October 1, 2023

After a five year hiatus, when Ms Amy Birks and her two companions took a temporary leave of each other, The Beatrix Players are back in the game and with a sparkling new album. The two other players, her old muckers Helena Dove and Tony Manning, return to the fold, but this time inside an expanded line-up which includes John Hackett, Oliver Day (guitar), Andrew Booker (drums), Matthew Lumb (piano), Kyle Welch (bass) and, from the LSO, cellist Jane Fenton. The result emanating from this expanded line-up is a really very good album, containing some exceptionally strong songs, intelligent lyrics and some superbly well played music from musos who know how to play. Playing alongside some stellar talent has invigorated her and, with Amy’s gorgeous voice in full flow, which improves with age like a good liqueur, she sounds like she’s at the top of her game.

Their one previous album, Magnified, was released to critical acclaim, and the ethereal vocal prowess of Amy Birks was immediately noticed. This new album continues in the same vein and it’s a reaffirmation of everything good about the enlarged Players. It’s also, whisper it quietly, a ‘concept album.’  Amy Birks explains: ‘Living and Alive is an honest album which explores how life isn’t about just living, but also about having the courage to be really alive and to own it.’  It’s a story told to the sounds of some quite adventurous music, with the occasional foray into almost baroque, and gelling nicely with the confessional attitude of the sensitive singer-songwriter. The lyrical content, mostly written by Birks, speaks mostly of moving away from situations which are not conducive to the living of a fulfilled life, and how people should strive to be the best person they can be.

Snowflakes opens up and she sings, ‘there’s no such thing as an ordinary moment’ and we should make the most of every second we have. This is Amy’s credo, not wasting time. On the single, Start Again, with its nods towards Jethro Tull, we’re told, ‘ I’ve spent many a year holding onto you, and spilling many a tear holding back the truth’, and she goes on to state, ‘with my soul running on fumes, it’s just no way to live life’. And on A Beautiful Lie, she says ‘we’re living a beautiful lie, we’re beyond repair and we’re getting old’.  Other tracks like the rather more upbeat This Is Your Life, written with John Hackett, has some fast-paced playing and even a few touches of rock guitar, and Purgatory, with its overt message of ‘something evil occurring inside the family’, nods towards a kind of prog sensitivity with some quite adventurous playing. You Can’t Hit A Nail is somewhat slower but no less effective, while there are some gorgeous guitar licks on Free, and this and others are performed alongside some divine harmonising and exquisite melodies, with evocative lyrics well to the fore.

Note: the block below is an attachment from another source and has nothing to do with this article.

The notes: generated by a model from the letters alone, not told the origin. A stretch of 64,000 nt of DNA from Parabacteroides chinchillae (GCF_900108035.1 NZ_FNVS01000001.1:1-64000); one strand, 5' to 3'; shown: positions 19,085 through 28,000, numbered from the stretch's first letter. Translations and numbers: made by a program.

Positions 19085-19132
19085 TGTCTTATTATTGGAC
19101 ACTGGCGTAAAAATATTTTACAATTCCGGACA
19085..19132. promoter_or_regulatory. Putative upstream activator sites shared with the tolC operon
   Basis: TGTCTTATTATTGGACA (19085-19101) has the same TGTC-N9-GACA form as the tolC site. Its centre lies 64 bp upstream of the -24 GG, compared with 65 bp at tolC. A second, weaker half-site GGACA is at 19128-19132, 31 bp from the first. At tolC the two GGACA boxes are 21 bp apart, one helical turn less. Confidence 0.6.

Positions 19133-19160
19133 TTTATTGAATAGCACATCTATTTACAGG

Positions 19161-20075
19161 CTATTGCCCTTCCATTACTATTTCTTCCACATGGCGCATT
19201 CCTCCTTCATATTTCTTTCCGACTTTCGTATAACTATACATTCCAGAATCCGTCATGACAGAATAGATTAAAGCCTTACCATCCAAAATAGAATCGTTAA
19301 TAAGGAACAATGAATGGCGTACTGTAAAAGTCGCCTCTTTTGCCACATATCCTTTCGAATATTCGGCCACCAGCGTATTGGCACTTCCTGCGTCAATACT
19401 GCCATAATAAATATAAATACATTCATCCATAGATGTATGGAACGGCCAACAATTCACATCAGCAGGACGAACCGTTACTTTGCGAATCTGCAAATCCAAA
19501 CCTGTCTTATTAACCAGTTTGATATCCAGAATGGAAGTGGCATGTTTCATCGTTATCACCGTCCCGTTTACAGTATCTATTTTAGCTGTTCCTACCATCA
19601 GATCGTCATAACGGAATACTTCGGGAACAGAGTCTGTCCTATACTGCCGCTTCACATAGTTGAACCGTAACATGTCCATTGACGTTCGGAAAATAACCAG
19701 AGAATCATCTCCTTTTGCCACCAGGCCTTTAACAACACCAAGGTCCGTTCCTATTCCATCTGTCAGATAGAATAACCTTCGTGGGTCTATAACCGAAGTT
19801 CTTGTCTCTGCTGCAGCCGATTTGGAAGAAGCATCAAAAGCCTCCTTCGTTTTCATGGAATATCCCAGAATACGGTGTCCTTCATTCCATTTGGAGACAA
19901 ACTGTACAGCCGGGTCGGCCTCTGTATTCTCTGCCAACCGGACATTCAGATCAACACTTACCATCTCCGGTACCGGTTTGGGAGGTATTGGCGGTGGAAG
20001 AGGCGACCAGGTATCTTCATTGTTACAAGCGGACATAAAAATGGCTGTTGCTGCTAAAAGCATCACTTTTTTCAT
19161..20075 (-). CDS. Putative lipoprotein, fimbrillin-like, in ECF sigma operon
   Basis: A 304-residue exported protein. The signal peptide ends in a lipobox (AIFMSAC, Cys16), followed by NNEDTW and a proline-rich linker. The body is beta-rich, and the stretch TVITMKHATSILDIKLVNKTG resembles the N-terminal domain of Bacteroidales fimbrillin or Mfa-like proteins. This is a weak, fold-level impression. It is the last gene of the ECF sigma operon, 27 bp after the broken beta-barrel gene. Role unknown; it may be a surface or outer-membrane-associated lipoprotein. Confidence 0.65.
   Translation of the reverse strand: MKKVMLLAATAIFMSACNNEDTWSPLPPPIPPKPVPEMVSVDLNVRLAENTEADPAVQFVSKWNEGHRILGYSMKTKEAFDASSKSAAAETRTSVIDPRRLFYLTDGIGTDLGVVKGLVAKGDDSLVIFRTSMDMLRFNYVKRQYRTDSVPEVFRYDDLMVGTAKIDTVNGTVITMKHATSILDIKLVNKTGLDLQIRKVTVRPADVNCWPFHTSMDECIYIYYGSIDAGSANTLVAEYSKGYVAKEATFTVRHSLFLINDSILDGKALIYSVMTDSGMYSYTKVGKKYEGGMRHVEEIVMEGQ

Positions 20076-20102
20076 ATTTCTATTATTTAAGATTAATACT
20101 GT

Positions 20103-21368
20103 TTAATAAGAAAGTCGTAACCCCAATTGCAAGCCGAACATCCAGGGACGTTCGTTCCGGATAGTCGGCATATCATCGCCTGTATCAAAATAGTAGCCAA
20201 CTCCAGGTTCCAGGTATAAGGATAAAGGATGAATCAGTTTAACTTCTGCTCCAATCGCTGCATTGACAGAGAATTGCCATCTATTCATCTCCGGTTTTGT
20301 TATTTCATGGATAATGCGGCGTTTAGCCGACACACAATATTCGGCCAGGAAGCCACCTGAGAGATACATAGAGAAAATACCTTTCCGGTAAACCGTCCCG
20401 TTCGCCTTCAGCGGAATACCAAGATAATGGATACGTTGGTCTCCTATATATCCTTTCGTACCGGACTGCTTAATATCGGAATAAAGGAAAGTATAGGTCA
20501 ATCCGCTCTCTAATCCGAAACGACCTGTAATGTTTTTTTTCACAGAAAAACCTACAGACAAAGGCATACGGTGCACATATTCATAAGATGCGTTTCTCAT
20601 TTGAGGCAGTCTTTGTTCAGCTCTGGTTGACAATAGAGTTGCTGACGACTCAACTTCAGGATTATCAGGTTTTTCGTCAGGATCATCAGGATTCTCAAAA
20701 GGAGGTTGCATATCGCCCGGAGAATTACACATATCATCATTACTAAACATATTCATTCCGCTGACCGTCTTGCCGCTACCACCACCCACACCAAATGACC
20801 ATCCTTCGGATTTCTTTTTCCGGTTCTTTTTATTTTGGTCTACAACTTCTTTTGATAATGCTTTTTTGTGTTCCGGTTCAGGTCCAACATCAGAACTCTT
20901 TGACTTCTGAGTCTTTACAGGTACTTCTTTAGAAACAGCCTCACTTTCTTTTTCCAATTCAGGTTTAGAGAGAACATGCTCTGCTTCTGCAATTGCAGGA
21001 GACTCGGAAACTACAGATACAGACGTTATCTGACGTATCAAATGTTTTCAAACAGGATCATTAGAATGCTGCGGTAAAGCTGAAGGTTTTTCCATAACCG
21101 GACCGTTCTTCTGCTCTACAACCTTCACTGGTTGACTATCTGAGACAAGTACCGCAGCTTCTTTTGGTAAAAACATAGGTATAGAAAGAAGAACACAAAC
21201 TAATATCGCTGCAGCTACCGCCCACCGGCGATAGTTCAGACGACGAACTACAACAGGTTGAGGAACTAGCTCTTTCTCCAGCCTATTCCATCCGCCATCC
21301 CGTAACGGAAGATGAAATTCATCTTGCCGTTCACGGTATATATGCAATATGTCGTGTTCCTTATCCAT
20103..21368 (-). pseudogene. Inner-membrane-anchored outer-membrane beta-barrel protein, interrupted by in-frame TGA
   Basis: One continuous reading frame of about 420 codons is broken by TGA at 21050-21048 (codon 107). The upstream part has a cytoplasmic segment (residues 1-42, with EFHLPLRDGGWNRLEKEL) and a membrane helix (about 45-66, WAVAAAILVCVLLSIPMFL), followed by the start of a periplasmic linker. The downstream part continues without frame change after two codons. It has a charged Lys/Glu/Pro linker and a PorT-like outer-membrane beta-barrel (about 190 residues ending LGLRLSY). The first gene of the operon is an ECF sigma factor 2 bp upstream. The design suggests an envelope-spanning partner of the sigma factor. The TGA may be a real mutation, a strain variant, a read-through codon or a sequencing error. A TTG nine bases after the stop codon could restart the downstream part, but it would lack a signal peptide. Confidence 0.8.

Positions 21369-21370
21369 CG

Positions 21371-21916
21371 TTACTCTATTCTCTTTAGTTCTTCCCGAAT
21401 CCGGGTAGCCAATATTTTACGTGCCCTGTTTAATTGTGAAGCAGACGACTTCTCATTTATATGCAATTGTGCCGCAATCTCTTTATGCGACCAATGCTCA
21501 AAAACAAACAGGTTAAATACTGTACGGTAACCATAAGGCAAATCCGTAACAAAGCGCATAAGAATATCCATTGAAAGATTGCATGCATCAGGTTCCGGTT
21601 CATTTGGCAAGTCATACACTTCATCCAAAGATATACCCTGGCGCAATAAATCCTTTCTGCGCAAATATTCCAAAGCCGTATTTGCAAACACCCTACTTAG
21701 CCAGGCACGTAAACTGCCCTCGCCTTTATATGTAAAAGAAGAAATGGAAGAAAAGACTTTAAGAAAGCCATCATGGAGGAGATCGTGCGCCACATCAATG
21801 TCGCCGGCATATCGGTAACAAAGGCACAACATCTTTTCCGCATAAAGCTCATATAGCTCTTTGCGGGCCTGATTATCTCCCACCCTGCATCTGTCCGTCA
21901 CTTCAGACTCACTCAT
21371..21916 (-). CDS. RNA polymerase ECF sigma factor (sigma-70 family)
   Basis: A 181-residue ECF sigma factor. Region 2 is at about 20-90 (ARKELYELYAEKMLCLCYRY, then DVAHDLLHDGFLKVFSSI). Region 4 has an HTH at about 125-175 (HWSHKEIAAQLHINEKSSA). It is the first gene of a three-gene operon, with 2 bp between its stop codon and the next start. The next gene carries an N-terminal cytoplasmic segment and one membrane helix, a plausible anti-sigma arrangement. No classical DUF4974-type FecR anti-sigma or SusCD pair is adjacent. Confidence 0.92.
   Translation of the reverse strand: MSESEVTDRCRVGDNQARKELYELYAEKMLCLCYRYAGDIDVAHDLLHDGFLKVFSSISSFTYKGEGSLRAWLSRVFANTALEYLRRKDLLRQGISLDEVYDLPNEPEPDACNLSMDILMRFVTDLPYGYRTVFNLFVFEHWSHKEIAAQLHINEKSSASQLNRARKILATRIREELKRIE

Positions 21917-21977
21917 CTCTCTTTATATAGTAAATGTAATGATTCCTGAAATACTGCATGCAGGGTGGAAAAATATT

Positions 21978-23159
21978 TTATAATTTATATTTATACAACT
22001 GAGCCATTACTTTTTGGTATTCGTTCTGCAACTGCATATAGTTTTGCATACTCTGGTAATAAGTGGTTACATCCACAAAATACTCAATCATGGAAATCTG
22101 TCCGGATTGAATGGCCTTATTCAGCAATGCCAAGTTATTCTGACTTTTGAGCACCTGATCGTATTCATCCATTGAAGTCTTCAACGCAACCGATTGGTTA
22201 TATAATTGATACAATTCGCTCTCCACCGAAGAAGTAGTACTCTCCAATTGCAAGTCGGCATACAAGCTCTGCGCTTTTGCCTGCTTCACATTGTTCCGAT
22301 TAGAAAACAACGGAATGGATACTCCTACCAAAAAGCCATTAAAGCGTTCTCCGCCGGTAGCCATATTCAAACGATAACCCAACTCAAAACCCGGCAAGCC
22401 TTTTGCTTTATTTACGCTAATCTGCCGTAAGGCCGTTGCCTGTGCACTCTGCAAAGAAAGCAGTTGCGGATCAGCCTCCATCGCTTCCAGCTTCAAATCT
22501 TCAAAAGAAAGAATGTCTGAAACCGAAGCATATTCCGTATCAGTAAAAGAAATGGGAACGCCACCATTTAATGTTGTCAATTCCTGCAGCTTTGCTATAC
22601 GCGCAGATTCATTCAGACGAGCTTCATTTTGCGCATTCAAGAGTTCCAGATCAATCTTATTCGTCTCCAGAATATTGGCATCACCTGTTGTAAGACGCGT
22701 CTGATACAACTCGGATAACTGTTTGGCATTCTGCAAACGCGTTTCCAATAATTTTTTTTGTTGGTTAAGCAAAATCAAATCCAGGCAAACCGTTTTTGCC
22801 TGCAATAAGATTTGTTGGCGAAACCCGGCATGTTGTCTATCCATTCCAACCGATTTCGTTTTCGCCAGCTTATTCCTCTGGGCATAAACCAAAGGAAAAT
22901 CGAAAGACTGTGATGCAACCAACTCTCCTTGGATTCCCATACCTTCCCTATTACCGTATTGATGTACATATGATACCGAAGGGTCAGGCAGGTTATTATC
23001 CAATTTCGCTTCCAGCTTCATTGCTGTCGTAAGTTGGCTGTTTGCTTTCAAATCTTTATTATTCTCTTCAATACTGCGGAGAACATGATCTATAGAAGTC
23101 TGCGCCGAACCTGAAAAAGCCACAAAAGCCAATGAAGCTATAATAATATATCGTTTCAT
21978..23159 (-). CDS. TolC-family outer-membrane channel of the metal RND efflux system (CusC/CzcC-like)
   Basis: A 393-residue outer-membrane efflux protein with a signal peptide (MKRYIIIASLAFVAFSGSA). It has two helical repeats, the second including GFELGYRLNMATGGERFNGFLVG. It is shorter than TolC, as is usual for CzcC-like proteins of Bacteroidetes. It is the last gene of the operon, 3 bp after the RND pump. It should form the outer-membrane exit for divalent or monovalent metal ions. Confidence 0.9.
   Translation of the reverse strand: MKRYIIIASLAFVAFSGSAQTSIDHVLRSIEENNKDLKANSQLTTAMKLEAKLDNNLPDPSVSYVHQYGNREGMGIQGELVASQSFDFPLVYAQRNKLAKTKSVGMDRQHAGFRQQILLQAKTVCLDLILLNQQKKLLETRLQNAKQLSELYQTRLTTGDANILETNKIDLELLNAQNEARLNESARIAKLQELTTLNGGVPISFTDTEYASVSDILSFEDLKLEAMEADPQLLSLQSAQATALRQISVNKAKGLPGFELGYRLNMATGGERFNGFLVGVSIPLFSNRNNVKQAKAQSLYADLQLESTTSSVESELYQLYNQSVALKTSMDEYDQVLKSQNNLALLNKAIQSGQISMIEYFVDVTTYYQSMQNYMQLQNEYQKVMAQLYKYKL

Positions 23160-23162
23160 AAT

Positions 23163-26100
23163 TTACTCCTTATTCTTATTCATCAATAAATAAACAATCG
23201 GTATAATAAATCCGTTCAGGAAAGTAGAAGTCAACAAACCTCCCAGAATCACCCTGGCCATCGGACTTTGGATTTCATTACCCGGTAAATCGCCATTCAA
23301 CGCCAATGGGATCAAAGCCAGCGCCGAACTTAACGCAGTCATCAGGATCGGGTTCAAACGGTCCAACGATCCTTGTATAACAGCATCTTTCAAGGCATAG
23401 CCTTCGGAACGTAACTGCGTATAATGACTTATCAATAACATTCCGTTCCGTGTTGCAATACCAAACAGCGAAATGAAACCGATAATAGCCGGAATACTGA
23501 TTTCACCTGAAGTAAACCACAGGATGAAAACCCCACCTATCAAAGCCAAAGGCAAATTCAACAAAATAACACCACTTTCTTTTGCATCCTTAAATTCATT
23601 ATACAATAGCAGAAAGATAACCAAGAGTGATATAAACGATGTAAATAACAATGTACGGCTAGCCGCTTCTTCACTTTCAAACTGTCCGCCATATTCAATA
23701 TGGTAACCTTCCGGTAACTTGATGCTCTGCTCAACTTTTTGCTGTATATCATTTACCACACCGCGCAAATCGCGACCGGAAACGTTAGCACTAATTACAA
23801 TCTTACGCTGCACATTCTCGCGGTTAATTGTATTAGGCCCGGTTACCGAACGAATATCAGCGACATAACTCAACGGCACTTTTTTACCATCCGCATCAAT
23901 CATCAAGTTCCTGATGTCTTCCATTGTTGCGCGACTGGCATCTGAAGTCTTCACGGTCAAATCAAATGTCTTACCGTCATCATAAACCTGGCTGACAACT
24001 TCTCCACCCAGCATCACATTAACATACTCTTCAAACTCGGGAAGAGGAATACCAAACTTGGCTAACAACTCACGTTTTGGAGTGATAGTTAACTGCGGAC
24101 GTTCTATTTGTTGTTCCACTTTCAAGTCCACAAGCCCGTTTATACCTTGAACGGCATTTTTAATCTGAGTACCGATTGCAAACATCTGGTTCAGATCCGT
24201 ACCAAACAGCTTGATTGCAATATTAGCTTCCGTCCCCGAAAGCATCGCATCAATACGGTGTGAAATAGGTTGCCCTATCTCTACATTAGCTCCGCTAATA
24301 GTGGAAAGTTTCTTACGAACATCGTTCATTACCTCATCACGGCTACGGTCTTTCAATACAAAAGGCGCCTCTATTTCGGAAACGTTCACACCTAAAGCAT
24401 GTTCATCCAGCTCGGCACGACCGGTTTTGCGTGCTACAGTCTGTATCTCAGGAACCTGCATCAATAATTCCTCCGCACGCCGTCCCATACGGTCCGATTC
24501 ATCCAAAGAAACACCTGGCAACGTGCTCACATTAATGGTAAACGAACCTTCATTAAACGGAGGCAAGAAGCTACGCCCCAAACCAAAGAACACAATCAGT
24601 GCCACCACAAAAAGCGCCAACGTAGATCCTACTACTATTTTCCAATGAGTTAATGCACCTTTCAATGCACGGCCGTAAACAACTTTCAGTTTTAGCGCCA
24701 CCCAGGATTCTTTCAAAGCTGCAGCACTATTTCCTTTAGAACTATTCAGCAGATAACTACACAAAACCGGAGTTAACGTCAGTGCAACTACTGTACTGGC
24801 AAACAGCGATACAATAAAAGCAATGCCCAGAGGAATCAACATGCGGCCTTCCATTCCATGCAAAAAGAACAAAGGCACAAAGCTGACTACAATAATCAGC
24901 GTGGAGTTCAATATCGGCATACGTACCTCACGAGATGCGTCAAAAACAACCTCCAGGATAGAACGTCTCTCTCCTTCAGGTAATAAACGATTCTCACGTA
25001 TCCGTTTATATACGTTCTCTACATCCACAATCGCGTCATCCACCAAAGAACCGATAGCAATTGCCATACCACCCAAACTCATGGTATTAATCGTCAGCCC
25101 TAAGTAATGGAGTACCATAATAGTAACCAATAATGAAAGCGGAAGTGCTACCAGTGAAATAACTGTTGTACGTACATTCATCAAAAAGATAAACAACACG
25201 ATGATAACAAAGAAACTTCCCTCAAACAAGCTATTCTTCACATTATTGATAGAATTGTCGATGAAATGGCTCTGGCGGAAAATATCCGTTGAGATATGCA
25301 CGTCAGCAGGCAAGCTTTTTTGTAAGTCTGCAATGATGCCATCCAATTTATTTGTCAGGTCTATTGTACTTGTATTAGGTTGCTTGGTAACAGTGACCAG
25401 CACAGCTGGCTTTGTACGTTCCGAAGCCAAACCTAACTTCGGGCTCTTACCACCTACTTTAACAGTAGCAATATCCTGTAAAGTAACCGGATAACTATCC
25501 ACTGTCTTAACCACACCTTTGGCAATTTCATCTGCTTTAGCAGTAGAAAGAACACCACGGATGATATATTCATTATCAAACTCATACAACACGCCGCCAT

Overall, there’s a fascinating beauty to Living And Alive, and it’s the kind of album which can be described as spiritually uplifting, and every song on this album is an amalgam of thoughtful and tenderly expressed lyrics, overlain on some quite emotive tunes. Amy Birks’ vocals are as mesmeric as ever and she weaves feelings and emotions together to come up with what is a very rewarding listening experience.